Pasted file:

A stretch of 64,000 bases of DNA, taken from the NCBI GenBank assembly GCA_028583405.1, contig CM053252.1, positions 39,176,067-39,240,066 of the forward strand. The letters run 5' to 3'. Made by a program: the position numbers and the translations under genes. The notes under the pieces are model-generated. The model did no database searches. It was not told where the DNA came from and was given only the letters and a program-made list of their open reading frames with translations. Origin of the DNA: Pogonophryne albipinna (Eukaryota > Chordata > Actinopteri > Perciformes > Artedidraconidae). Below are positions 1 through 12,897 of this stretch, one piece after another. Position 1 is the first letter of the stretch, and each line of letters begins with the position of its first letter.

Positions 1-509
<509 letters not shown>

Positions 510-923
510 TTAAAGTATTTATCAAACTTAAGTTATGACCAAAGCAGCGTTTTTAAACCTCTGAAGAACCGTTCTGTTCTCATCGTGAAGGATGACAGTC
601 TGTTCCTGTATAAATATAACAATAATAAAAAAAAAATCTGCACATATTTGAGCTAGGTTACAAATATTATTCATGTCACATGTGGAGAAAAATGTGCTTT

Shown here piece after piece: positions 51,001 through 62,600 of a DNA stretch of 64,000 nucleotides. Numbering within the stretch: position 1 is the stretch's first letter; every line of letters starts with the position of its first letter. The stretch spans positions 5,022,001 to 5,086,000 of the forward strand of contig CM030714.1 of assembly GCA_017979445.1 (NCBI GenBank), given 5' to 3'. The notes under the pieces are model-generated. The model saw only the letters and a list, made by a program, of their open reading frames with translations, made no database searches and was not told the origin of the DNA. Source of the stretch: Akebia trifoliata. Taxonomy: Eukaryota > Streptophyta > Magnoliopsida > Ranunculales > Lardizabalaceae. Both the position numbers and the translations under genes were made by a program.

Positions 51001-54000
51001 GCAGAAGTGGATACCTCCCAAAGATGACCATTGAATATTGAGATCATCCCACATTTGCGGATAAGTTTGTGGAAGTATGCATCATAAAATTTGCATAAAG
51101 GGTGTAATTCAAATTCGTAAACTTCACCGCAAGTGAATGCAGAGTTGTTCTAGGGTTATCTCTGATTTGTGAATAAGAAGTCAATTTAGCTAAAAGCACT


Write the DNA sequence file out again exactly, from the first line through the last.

A stretch of 64,000 bases of DNA, taken from the NCBI GenBank assembly GCA_028583405.1, contig CM053252.1, positions 39,176,067-39,240,066 of the forward strand. The letters run 5' to 3'. Made by a program: the position numbers and the translations under genes. The notes under the pieces are model-generated. The model did no database searches. It was not told where the DNA came from and was given only the letters and a program-made list of their open reading frames with translations. Origin of the DNA: Pogonophryne albipinna (Eukaryota > Chordata > Actinopteri > Perciformes > Artedidraconidae). Below are positions 1 through 12,897 of this stretch, one piece after another. Position 1 is the first letter of the stretch, and each line of letters begins with the position of its first letter.

Positions 1-509
<509 letters not shown>

Positions 510-923
510 TTAAAGTATTTATCAAACTTAAGTTATGACCAAAGCAGCGTTTTTAAACCTCTGAAGAACCGTTCTGTTCTCATCGTGAAGGATGACAGTC
601 TGTTCCTGTATAAATATAACAATAATAAAAAAAAAATCTGCACATATTTGAGCTAGGTTACAAATATTATTCATGTCACATGTGGAGAAAAATGTGCTTT

Shown here piece after piece: positions 51,001 through 62,600 of a DNA stretch of 64,000 nucleotides. Numbering within the stretch: position 1 is the stretch's first letter; every line of letters starts with the position of its first letter. The stretch spans positions 5,022,001 to 5,086,000 of the forward strand of contig CM030714.1 of assembly GCA_017979445.1 (NCBI GenBank), given 5' to 3'. The notes under the pieces are model-generated. The model saw only the letters and a list, made by a program, of their open reading frames with translations, made no database searches and was not told the origin of the DNA. Source of the stretch: Akebia trifoliata. Taxonomy: Eukaryota > Streptophyta > Magnoliopsida > Ranunculales > Lardizabalaceae. Both the position numbers and the translations under genes were made by a program.

Positions 51001-54000
51001 GCAGAAGTGGATACCTCCCAAAGATGACCATTGAATATTGAGATCATCCCACATTTGCGGATAAGTTTGTGGAAGTATGCATCATAAAATTTGCATAAAG
51101 GGTGTAATTCAAATTCGTAAACTTCACCGCAAGTGAATGCAGAGTTGTTCTAGGGTTATCTCTGATTTGTGAATAAGAAGTCAATTTAGCTAAAAGCACT